President Donald Trump's proposed border wall isn't just highly controversial. Now that he’s been elected and has begun the process of fulfilling campaign promises, it is also becoming more apparent the project is a logistical nightmare for a variety of reasons, not the least of which is a lack of enough skilled workers to build what would be one of the largest public infrastructure projects in history.
Bloomberg News puts a fine point on it:
A labor shortage has left few hands to build houses and factories in the region, where wages have already been rising and projects delayed. Now, the president’s plan for “immediate construction of a border wall” will force the government to find legal builders for a project that could employ thousands if not tens of thousands.
About half of construction workers in Texas are undocumented, and nationwide 14 percent lack authorization for employment in the U.S., according to the Workers Defense Project, an Austin group that advocates for undocumented laborers.
“If he is going to build a wall with legal workers in Texas, he is going to have a very hard time,” said Stan Marek, chief executive officer of Marek Brothers, a Houston commercial builder. “There is a real shortage of legal labor.”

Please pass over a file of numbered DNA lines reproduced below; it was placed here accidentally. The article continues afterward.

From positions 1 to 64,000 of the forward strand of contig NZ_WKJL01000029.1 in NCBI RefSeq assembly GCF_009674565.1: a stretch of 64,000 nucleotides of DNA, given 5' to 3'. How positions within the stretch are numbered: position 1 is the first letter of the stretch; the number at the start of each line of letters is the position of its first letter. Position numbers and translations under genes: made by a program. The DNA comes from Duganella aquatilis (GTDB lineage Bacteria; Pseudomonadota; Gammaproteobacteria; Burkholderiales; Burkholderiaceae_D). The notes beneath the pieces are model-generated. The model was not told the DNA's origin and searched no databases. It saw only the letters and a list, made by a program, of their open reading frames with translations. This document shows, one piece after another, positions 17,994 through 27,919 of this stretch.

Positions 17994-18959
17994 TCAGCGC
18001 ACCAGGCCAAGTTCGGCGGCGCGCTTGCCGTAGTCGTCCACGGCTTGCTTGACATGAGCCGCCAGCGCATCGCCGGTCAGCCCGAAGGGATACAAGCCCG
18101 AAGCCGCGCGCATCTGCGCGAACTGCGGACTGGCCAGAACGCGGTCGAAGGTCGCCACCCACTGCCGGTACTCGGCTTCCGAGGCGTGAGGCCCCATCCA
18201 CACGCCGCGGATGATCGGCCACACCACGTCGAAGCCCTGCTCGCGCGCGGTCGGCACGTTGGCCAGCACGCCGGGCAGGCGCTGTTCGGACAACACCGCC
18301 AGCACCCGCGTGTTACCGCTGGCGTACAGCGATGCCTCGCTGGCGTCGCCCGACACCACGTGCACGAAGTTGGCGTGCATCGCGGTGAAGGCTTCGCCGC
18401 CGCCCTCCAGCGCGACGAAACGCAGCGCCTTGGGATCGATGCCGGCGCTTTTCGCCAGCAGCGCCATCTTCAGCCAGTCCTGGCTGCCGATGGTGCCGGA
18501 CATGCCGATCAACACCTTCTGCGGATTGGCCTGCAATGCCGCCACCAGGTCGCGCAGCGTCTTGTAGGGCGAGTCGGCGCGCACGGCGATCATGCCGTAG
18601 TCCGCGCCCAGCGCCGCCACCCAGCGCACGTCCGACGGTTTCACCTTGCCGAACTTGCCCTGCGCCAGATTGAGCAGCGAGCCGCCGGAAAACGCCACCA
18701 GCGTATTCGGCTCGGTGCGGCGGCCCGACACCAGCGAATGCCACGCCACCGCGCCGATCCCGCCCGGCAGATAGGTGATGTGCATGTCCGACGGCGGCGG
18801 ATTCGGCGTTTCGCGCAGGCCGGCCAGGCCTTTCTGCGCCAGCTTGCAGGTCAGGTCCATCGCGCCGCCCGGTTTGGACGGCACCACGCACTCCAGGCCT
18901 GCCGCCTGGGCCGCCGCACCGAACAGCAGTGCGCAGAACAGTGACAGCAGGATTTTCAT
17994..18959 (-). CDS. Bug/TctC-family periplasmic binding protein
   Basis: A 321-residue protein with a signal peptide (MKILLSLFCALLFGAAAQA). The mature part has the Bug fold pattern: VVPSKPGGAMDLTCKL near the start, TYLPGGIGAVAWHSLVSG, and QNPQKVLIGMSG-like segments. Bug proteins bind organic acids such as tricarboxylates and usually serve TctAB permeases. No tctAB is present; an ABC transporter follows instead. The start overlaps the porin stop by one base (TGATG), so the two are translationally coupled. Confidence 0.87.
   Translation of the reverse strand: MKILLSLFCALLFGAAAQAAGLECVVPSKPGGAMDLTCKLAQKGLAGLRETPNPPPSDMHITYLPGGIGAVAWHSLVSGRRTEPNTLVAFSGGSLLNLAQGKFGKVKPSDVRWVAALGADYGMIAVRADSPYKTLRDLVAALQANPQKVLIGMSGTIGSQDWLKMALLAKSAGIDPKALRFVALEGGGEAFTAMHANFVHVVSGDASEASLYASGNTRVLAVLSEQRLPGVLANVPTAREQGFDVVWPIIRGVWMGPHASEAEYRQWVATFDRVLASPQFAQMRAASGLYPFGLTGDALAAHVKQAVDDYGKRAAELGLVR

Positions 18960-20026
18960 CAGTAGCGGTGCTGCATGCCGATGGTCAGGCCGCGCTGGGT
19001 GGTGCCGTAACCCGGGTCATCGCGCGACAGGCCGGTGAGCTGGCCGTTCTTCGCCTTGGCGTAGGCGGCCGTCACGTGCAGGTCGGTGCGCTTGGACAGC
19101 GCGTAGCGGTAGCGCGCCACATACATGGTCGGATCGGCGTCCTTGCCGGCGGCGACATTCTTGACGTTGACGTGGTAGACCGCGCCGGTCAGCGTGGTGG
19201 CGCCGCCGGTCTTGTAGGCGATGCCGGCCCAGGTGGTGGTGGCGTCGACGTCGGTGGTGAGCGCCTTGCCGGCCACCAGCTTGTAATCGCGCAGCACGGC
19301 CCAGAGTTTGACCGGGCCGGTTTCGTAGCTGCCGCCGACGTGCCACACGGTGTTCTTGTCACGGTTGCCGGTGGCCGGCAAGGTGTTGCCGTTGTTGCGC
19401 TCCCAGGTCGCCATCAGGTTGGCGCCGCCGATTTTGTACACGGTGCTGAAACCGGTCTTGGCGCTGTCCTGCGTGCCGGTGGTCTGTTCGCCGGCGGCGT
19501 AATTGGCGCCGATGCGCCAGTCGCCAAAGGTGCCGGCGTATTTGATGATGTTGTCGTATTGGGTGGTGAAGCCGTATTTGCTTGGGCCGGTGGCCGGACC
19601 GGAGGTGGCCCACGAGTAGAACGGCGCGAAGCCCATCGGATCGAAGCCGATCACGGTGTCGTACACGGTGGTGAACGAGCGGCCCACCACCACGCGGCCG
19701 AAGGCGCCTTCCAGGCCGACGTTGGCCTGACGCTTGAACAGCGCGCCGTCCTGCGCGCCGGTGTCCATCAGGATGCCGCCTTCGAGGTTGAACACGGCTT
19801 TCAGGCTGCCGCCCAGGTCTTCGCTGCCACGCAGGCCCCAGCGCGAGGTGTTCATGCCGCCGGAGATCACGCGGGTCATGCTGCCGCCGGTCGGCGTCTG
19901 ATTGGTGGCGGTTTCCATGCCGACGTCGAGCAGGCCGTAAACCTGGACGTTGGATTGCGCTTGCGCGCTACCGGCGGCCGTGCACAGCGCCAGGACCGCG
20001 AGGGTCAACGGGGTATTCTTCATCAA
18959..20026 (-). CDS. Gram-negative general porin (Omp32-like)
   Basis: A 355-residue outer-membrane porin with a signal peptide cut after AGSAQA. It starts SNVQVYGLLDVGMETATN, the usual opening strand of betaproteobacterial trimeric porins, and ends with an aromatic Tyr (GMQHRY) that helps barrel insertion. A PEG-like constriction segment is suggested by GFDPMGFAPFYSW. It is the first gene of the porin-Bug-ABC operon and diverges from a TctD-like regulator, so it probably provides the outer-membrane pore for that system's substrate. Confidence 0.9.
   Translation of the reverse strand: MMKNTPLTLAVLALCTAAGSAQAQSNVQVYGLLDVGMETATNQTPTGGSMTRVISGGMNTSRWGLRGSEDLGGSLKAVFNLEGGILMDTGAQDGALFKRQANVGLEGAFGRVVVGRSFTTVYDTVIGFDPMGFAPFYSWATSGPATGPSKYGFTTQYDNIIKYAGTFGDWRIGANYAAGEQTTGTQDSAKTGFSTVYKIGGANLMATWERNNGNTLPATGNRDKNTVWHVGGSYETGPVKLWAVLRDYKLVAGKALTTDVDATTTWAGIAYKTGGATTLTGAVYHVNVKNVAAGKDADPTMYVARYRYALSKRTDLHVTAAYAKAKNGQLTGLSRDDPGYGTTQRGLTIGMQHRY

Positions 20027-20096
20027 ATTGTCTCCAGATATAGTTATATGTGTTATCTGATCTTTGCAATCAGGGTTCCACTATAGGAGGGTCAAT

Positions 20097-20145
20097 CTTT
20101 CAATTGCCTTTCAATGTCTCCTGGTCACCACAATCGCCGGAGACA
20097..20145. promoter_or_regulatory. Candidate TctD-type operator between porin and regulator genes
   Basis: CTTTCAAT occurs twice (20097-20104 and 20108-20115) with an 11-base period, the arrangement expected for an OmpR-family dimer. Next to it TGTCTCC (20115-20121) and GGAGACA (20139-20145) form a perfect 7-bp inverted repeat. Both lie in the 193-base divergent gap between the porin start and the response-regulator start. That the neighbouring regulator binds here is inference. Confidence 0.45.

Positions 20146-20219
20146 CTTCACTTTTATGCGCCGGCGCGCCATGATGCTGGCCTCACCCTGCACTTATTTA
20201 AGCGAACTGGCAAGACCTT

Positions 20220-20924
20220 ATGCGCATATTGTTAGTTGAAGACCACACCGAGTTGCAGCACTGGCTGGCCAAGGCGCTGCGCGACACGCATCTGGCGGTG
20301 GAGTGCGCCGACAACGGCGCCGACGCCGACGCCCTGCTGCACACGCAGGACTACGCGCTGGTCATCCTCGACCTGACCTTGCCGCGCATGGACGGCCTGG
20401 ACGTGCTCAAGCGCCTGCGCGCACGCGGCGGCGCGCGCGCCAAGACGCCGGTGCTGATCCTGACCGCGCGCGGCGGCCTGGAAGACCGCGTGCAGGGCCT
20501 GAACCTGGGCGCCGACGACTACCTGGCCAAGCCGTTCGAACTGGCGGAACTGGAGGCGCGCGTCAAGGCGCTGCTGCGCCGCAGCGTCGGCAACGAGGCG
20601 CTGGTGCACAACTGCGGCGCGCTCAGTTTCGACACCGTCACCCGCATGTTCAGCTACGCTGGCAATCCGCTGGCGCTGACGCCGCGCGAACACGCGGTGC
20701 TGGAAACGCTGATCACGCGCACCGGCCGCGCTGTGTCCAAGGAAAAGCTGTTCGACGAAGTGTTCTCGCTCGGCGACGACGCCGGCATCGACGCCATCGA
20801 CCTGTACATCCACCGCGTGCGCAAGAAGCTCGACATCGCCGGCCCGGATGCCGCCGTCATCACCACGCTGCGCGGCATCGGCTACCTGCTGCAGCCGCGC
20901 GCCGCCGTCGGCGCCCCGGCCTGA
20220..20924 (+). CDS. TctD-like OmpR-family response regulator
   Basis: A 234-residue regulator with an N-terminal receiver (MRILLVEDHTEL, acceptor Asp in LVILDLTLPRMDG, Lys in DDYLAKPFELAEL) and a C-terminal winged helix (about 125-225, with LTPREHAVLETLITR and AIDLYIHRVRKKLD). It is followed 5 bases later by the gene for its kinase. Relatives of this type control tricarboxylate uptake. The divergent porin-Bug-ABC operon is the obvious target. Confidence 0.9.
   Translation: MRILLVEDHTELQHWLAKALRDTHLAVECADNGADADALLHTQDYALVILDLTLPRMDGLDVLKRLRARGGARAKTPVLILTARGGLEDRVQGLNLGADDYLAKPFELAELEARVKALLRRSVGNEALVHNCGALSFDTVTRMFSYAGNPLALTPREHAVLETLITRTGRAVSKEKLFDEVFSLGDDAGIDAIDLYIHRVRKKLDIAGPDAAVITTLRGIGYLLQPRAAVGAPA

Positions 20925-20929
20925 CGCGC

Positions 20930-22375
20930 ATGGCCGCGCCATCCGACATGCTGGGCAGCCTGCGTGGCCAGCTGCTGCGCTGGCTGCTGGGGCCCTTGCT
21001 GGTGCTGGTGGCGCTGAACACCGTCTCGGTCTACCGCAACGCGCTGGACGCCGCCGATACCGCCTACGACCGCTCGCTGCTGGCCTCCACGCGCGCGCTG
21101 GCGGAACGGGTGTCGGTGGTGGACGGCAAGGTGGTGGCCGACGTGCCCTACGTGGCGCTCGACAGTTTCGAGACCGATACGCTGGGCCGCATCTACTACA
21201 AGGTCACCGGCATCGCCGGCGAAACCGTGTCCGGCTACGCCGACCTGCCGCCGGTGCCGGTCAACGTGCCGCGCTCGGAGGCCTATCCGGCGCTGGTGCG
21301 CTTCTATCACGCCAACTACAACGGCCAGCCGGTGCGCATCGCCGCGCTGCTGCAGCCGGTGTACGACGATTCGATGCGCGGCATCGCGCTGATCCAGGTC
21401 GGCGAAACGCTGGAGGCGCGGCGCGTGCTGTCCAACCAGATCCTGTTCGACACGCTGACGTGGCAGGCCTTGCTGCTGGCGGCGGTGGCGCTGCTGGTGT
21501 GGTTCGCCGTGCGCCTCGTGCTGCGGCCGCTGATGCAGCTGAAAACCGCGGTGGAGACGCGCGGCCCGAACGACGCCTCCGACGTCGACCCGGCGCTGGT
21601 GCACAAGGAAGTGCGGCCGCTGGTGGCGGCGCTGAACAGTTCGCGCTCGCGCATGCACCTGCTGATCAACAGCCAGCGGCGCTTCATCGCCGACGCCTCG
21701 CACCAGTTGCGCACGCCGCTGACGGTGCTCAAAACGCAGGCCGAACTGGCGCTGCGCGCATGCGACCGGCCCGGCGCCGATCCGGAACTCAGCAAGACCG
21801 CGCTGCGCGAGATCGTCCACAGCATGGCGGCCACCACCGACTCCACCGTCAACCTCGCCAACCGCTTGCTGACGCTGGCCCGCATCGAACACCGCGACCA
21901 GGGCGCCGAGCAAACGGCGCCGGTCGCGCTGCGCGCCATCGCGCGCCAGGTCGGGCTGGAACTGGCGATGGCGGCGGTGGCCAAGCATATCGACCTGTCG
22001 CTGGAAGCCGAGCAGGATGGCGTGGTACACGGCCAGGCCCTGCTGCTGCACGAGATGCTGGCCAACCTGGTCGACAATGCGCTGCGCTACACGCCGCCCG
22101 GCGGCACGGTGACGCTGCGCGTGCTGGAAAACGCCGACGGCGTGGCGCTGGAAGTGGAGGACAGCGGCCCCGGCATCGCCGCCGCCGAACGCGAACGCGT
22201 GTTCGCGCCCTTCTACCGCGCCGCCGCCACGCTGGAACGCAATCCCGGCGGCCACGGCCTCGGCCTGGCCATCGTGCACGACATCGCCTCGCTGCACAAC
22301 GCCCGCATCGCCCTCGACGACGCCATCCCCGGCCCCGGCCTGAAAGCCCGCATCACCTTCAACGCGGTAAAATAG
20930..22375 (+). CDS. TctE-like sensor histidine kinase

The article from Bloomberg also quotes Ken Simonson, Chief Economist for the Associated General Contractors of America, as saying “Getting workers who would be vetted to work on government projects and then getting them to these locations, which are pretty far away, would be among the many challenges.”
One of the key requirements for any worker on a federal project is their legal status must be checked through the E-Verify system, the government’s program to help employers quickly determine whether a person is authorized to work in the United States. Again, from Bloomberg:
Marek said his firm, which operates throughout Texas and focuses on interior work, has been turning down jobs because it can’t find enough skilled, legal labor. He said a solution would be a guest worker visa program or giving legal status to immigrants already in the country.
So, this labor shortage coupled with the fact that workers on federal projects must be E-Verified would seem to leave the Trump Administration with two options for a quick resolution and forward motion on the border wall:
- Drop the E-Verification requirement for this federal project.
- Grant legal status to thousands, if not tens of thousands of currently undocumented workers in Texas and other border states.
The irony of that choice will likely not be lost on construction executives and others.